The case of United States v. Kraus, No. 3:16-cv-5449 (W.D. Wash. April 3, 2018) demonstrates the problems that can occur when your spouse engages in tax protestor action even if you were “innocent.” The result here for the wife is the loss of her home, even though she has no personal liability for the unpaid tax. She argues that such a result renders her innocent spouse status somewhat meaningless; however, the court points out that innocent spouse status relieves the individual of personal liability but does not destroy the federal tax lien or the remedies available in connection with the lien.
Ms. Lao married Mr. Kraus in 1988. At the time of the decision, they had three children ages 16, 24, and 27. During almost all of the marriage, Mr. Kraus earned the money used by the couple and she took care of the family. He handled all of the family finances, including tax filing, and gave her an allowance for household expenses. He stopped filing taxes in 1999, claiming that only federal employees need file tax returns. He ran a jewelry business with his brother. When the IRS audited the business and him individually, he did not engage in the audit, causing the agent to determine taxable income without the benefit of his assistance. As a result, the agent determined a huge liability because of the lack of expenses to offset the income. In addition to owing taxes for the years of non-filing, Mr. Kraus had numerous frivolous filing penalties for his tax protestor submissions to the IRS in response to its correspondence.
The couple sold their prior residence in 2003 and purchased a new home. At the time of the suit to foreclose, they had almost completely paid off the home. Mr. Kraus had also “transferred” the home to a trust though the couple and their children continued to live in the home, make all decisions related to the home, and pay all of the bills. Mr. Kraus told Ms. Lao that the transfer to the trust was for estate planning purposes and to protect the property from frivolous suits.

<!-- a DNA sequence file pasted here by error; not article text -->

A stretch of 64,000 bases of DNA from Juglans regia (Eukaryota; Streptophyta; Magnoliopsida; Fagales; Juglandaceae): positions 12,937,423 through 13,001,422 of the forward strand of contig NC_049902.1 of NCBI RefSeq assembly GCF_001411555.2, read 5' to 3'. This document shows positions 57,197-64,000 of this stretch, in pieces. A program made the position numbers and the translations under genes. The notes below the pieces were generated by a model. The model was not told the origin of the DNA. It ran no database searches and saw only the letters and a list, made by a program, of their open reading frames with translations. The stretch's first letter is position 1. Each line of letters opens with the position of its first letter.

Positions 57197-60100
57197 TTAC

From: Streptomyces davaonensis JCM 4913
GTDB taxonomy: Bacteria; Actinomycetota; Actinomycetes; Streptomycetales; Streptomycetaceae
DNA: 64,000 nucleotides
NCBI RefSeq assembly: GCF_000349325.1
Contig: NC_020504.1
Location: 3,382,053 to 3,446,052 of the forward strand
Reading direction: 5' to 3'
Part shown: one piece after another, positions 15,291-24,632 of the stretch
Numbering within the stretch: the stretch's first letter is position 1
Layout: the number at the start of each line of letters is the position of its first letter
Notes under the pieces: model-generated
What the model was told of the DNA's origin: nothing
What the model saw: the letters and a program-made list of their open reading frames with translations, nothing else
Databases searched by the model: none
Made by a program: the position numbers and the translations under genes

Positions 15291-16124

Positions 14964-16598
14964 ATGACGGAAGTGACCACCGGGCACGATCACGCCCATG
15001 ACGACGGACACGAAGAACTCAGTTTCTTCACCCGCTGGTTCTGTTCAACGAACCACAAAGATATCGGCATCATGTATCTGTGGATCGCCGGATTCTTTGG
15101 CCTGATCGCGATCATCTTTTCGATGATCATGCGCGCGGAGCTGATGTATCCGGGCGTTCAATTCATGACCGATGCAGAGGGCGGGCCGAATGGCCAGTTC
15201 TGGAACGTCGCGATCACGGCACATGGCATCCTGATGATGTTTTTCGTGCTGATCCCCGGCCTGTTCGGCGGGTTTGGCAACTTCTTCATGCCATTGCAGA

The couple was divorced in 2010 and she began working at a retail store. Mr. Kraus continued to live in the marital home and they split the bills. When the tax situation arose, she applied for and received innocent spouse status under IRC 66, since Washington is a community property state. Despite her innocent spouse status, the IRS sought to foreclose its lien on the property owned by the couple. The court quickly brushed aside the fraudulent transfer and determined that the lien attached to the property. Ms. Lao argued that allowing the IRS to foreclose on the house would render her IRC 66 relief “an empty shell of false security.” The court responded that IRC 66 relief does not entitle her to prevent foreclosure. “While innocent spouse relief prevents the assessment of a tax against Lao individually in any separate property she may possess, it does not affect the ability of the Government to pursue collection remedies against Lao’s interest in community property.” Under Washington law, “all debts of each spouse that are acquired during the marriage attach to the marital community as a whole and one spouse’s tax liabilities are presumed to be community debts if they are incurred during the marriage.”
Even if she obtained a separate property interest after the divorce, she took that interest subject to the preexisting liens or mortgages. “Any separate interest that Lao possesses in the subject property must lie in the equity that exceeds the preexisting mortgage and liens.”
The court finds an open question of whether the lien could continue to grow after her interest in the property separated from the marital community. The court said that interest accruing after the divorce may only attach to his separate property and requested additional briefing on this point. It appears that the IRS will obtain permission to foreclose on the entire property and sell it, leaving her with money from the sale but no home where she and the children, one of whom is a minor, have lived for 15 years. I was surprised that the court did not apply the equitable factors in United States v. Rogers, 461 U.S. 677 (1983) to decide whether selling the home under these circumstances was appropriate. Applying the factors in that case might cause the court to pause in making the decision to sell the property at this time – at least until the youngest child reaches the age of majority.
The case demonstrates the limits of innocent spouse status. Being an innocent spouse does not stop the IRS from taking collection action that can have a negative impact on the innocent spouse where property interests of the non-liable spouse remain intertwined with the liable spouse. While she will receive some equity from the sale of the home, this situation causes her to lose her home despite being innocent of the actions causing the liability.
For those interested in the power of the federal tax lien, the Pro Bono & Tax Clinics committee of the ABA Tax Section will host a panel discussing Kraus and other lien cases at the May Meeting in D.C. next week. Christine